A husband-and-wife team play detective, but not in the traditional sense. Instead, the happy duo helps others solve their existential issues, the kind that keep you up at night, wondering what it all means.
Raymond Aibelli is a promising medical student ready to begin a prestigious summer internship. But Susan, his mother, is immobilized by a broken leg, and his father Tom, a travelling ... See full summary »
David O. Russell
Filmmakers Tricia Regan, David O. Russell and Juan Carlos Zaldivar interview dozens of people about the 2004 Iraq war, including soldiers, journalists, politicians, psycholgists, and even a... See full summary »
With a plan to exact revenge on a mythical shark that killed his partner, oceanographer Steve Zissou rallies a crew that includes his estranged wife, a journalist, and a man who may or may not be his son.
Determined to solve the coincidence of seeing the same conspicuous stranger three times in a day, Albert hires a pair of existentialist detectives, who insist on spying on his everyday life while sharing their views on life and the nature of the universe. Written by
Typically, David O. Russell would let the cameras continue rolling after the end of each scene, urging the actors to goof around and improvise. He felt this was the best way for them to lose any sense of self-consciousness. Jude Law and Dustin Hoffman later told him that they found it a very liberating way to work. See more »
When Tommy's wife is leaving him, Bernard shows him a picture of the universe. He looks over to the left side of the picture when pointing out "our galaxy." However, in Tommy's next line, he points to the right side of the picture and says, "There's us over here." See more »
[Blurry shot of tree]
[Albert's thoughts are voiced aloud to us, but not the audience on camera]
Mother-fucking, cocksucker, mother-fucking, shit-fucker, what am I doing?
[Albert walks out from behind tree, towards camera. As he gets closer to the camera the scene comes into focus]
What am I doing? I don't know what I'm doing. I'm doing the best that I can. I know that's all I can ask of myself. Is that good enough? Is my work doing any good? Is anybody paying attention? Is it ...
[...] See more »
One of the biggest influences for the ideas presented in David O. Russell's 'I Heart Huckabees' was 9/11. He is quoted as saying in Film Comment Magazine, 'For about two months after 9/11, people were asking really profound questions about reality and existence-and then it was back to business as usual.' Indeed this seems to be the case whenever bad things seem to happen in life as people search for the reasoning behind the events and for a meaning to their own existence. Disillusionment often takes place for many affected by tragedy, as has happened to the characters in 'I Heart Huckabees.' From an activist fighting urban sprawl to a firefighter blaming the worlds ills on petroleum hungry nations, 'I Heart Huckabees' presents profound questions about existence with a unique comic approach.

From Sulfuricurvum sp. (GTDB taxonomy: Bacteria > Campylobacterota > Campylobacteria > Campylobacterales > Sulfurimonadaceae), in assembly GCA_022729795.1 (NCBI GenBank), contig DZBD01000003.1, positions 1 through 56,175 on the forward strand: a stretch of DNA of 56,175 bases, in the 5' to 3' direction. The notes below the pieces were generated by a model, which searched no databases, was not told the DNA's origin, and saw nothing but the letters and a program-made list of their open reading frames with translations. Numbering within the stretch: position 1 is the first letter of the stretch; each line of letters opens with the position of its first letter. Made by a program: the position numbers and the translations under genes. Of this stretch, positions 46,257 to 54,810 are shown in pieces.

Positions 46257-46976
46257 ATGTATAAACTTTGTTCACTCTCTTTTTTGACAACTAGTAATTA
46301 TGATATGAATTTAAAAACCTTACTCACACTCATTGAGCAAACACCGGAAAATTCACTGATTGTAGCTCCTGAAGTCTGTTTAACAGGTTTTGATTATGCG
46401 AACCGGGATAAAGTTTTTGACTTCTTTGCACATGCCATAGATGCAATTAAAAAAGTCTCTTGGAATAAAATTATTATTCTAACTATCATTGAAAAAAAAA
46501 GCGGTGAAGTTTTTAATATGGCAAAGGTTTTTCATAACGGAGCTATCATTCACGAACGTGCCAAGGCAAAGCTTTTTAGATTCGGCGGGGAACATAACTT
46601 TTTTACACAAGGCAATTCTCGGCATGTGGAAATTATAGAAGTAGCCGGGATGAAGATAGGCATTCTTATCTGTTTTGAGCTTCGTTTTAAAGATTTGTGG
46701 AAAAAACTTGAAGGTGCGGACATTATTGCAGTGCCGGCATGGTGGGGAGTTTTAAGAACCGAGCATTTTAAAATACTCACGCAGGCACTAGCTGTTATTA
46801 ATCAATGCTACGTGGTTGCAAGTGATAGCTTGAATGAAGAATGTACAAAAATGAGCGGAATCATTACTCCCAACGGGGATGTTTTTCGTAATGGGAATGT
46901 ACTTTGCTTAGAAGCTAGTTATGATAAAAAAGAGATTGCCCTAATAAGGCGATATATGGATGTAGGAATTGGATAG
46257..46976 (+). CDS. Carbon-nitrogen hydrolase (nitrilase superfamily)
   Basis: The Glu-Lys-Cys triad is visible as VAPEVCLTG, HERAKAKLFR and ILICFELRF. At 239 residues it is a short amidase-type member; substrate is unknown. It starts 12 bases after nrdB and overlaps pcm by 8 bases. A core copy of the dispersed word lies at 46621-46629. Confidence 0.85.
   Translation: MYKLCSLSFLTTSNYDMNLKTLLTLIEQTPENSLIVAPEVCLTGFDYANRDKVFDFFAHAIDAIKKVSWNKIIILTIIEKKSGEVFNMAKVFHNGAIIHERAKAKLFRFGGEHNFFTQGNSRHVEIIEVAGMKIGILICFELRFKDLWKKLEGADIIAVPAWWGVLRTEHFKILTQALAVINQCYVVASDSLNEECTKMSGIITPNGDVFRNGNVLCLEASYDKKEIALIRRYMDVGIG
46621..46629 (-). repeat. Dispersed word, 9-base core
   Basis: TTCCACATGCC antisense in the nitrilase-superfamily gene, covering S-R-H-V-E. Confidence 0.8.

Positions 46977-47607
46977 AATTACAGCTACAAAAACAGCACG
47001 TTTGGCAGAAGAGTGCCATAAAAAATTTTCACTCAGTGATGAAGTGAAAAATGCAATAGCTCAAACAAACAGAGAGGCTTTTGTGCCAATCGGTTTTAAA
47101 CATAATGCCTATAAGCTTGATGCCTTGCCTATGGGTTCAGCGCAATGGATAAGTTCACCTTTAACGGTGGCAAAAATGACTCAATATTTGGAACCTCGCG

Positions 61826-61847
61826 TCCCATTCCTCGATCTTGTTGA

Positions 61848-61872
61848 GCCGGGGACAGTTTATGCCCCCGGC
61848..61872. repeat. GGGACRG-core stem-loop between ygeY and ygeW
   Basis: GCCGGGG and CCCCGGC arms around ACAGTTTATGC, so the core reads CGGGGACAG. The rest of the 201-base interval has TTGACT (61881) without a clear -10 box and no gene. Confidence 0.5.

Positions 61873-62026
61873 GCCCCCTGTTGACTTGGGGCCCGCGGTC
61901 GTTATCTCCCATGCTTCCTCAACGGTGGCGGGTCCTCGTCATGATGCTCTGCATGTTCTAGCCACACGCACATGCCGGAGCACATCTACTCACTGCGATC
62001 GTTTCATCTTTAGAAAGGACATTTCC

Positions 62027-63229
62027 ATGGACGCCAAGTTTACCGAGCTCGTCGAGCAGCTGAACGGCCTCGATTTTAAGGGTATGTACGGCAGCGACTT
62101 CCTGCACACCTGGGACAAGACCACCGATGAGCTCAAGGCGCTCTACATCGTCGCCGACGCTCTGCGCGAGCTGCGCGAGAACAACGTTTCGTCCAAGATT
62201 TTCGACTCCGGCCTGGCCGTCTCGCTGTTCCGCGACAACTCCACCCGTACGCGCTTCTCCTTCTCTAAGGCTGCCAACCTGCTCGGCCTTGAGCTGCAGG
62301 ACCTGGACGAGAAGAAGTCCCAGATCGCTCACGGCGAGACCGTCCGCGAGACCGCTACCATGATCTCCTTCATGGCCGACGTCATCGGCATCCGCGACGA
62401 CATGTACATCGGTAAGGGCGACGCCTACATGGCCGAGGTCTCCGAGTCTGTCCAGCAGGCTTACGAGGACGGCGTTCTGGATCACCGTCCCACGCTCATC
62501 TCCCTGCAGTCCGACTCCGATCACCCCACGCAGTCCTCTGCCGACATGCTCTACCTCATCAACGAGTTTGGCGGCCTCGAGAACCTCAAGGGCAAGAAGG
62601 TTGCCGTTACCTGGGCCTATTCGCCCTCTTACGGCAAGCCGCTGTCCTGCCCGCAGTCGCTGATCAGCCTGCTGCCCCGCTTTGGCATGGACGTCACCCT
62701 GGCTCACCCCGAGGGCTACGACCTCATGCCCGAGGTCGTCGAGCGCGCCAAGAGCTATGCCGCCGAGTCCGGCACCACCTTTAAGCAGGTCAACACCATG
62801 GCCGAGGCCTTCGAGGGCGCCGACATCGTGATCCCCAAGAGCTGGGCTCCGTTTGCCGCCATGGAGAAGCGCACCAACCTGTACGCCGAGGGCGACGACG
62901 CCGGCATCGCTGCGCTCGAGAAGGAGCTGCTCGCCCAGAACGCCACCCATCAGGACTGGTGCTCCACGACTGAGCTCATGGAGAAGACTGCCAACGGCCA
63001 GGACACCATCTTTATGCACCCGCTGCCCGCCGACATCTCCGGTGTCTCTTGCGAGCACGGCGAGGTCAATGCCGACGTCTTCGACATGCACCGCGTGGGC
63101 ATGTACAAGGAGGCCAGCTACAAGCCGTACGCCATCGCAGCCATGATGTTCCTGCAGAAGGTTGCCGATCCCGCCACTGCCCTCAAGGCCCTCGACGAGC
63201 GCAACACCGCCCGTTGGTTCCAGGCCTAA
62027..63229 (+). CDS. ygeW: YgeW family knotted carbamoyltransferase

After seeking the reasoning behind a coincidental meeting, Albert (Jason Schwartzman), an activist/poet, seeks the help of some existential detectives, Bernard and Vivian (Dustin Hoffman and Lily Tomlin). They agree to study his case by spying on his every day activity and getting into his psyche. In an attempt to help Albert seek answers to his profound questions, Bernard and Vivian join Albert with a disillusioned firefighter named Tommy (Mark Whalberg) who seeks answers to the same questions on life. However, Tommy has a strong bias that all the world's problems result from the exploitation of petroleum. During their investigation into Albert's life, Bernard and Vivian realize that Albert's problems often stem from his struggle to fight the Huckabees Corporation from building on the lands Albert tries in vain to protect- particularly with a corporate salesman named Brad (Jude Law). As Bernard and Vivian further investigate, they realize that Brad and his girlfriend Dawn (Naomi Watts), the sexy image behind Huckabees advertising, have a few of their own existential problems to deal with. Especially Dawn who is completely disillusioned by her own beautiful image, as well as Brad's phony persona. Two schools of thought come into play. One, Bernard and Vivian's viewpoint that everything is connected and the world is not a negative place, but chooses not to deal with its problems. On the other hand, Tommy believes in the viewpoints of a French author named Caterine Vauban (Isabell Huppert) who says that the world is simply a mess, pain and anger are present and the only way to deal with it is to just except it. So who is right and who is wrong? The film's message is that neither is truly wrong or right, but the two must meet somewhere in the middle. What's more, perceptions have an important role in this film. Life is often what you make it. A person can be a phony individual and simply jump on the bandwagon of what is popular to seek approval and acceptance. Or, they could ask themselves if they really believe in certain viewpoints and question the right and wrong that exists in our complex, modern world.
At first glance, with the film's slapstick, yet witty intellectual dialogue combined with unique visuals, it would seem that this is the product of Charlie Kaufman. But Russell's ideas are undeniably his own and have been pondered upon in his mind for years. The director of the Gulf-War drama/comedy, 'Three Kings,' and 'Flirting with Disaster' has made one of 2004s best films. 'I Heart Huckabees' is filled with three-dimensional characters and crisp-sounding dialogue that will leave you chuckling hours after seeing the film. Most importantly, it has ideas that most Hollywood executives fear to take on because of our very conventional societal viewpoints. ****
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